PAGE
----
Mahurangi Matters Letters - 31 October 2018

By: Mahurangi Matters Letters

Blow from Council

I read with disbelief the report of the Interdominion Schools Team Sailing Regatta held recently at Algies Bay (MM Oct 17). What a knockout blow these school sailors received from the Auckland Council. Why did it suddenly demand a resource consent application to hold this event? No such consent has been required in the past. How can the Council justify using the Resource Management Act to charge hardworking, volunteer organisers of the event $5000? Surely, that was never the intention of the Act. The Council claimed  $2000 of this sum was charged for an “administration fee.”  What? How much should rubber-stamping a form cost? Then we learned that an outside firm had to be paid a further $3000, to “do the consent.” Whatever did that involve? No, this resource consent is a tax levied by this Council on a youth sports activity to pay the salary of an unnecessary administrator. At the same time as it spends millions of our rates on cycleways and walking paths to promote good health in communities, it is taxing healthy, sporting events for teenagers! Auckland Council should be following the lead of Sir Peter Blake.  It should be giving young sailors a hand up and encouragement. Come on Rodney ratepayers, let Auckland Councillors know what we think of their greed! 

Anne Smith, Warkworth


What a disgrace

It is a disgrace that Auckland Council is charging the NZ Team Sailing Association $5000 to run a kids’ yachting competition. The event has been run five times before at no charge and now the greedy Council (hiding behind the Auckland Unitary Plan) want to make it almost impossible for a group of committed volunteers and teenagers. Where is the support from our local councillors? I guess the revenue will go towards the $280,000 the Council spends feeding themselves at meetings.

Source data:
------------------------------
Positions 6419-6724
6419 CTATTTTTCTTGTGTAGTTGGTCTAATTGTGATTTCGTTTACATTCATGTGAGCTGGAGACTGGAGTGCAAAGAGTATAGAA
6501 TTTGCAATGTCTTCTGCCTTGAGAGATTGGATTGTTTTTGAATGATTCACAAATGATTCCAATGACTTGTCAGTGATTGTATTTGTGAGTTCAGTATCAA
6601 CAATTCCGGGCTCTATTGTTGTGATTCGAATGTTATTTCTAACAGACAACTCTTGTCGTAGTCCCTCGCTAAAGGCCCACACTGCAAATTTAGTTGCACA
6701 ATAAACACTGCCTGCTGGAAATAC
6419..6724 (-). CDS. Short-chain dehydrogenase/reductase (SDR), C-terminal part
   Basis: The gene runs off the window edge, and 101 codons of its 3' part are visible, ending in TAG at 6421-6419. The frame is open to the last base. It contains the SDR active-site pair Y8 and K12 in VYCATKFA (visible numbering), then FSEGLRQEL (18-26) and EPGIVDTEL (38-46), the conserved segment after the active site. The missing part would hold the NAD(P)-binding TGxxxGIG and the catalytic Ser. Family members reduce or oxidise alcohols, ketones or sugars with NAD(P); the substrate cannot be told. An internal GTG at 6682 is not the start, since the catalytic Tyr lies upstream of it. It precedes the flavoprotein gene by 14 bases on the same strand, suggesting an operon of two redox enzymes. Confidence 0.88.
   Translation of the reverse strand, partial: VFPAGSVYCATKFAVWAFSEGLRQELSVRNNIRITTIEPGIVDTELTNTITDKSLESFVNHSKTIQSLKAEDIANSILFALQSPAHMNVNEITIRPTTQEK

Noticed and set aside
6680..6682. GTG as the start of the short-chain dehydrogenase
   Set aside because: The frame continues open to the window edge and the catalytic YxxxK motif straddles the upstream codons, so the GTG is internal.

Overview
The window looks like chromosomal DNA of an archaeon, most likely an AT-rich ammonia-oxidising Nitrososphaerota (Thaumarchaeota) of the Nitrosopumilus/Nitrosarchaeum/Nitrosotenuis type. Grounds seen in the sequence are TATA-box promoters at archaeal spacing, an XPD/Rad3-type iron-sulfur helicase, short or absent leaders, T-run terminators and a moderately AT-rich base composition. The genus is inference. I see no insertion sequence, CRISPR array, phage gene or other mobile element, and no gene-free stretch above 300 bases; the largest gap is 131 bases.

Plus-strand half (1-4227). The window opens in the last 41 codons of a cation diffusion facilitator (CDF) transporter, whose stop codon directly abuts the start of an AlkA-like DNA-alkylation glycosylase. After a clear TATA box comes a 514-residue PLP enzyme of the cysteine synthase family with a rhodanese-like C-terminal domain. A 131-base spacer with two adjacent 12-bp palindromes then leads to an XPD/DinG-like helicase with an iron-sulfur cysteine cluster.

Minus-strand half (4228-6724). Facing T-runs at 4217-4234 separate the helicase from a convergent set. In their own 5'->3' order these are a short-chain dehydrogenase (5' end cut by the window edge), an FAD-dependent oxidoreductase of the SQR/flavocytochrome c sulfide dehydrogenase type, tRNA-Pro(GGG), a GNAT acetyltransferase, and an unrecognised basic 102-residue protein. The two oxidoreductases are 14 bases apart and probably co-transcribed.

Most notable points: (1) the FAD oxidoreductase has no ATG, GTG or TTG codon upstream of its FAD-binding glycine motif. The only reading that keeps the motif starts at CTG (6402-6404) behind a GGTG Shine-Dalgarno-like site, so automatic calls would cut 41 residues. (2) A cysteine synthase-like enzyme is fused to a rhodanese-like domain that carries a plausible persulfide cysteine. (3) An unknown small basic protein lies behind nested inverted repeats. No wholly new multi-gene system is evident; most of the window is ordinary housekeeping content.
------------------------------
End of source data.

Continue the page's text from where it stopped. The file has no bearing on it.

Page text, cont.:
Neil Hatfull, Warkworth


Rethink link

I am sure I am not alone in being dumbfounded at the plan to have the Matakana link road exit onto SH1 at a ‘T’ intersection about 400m south of the interchange (MM October 3).
This is more mindboggling than the reduction from four lanes to two and not having a connection through to take Sandsdpit road traffic. We all know what’s going to happen come holiday weekends. It will be another planning masterpiece like Hill Street. What could possibly be the reasoning behind not modifying the interchange? It must have some pretty powerful logic behind it to overcome the commonsense of having it be part of the interchange. Would be nice if we were told why.

Tom Burton, Snells Beach

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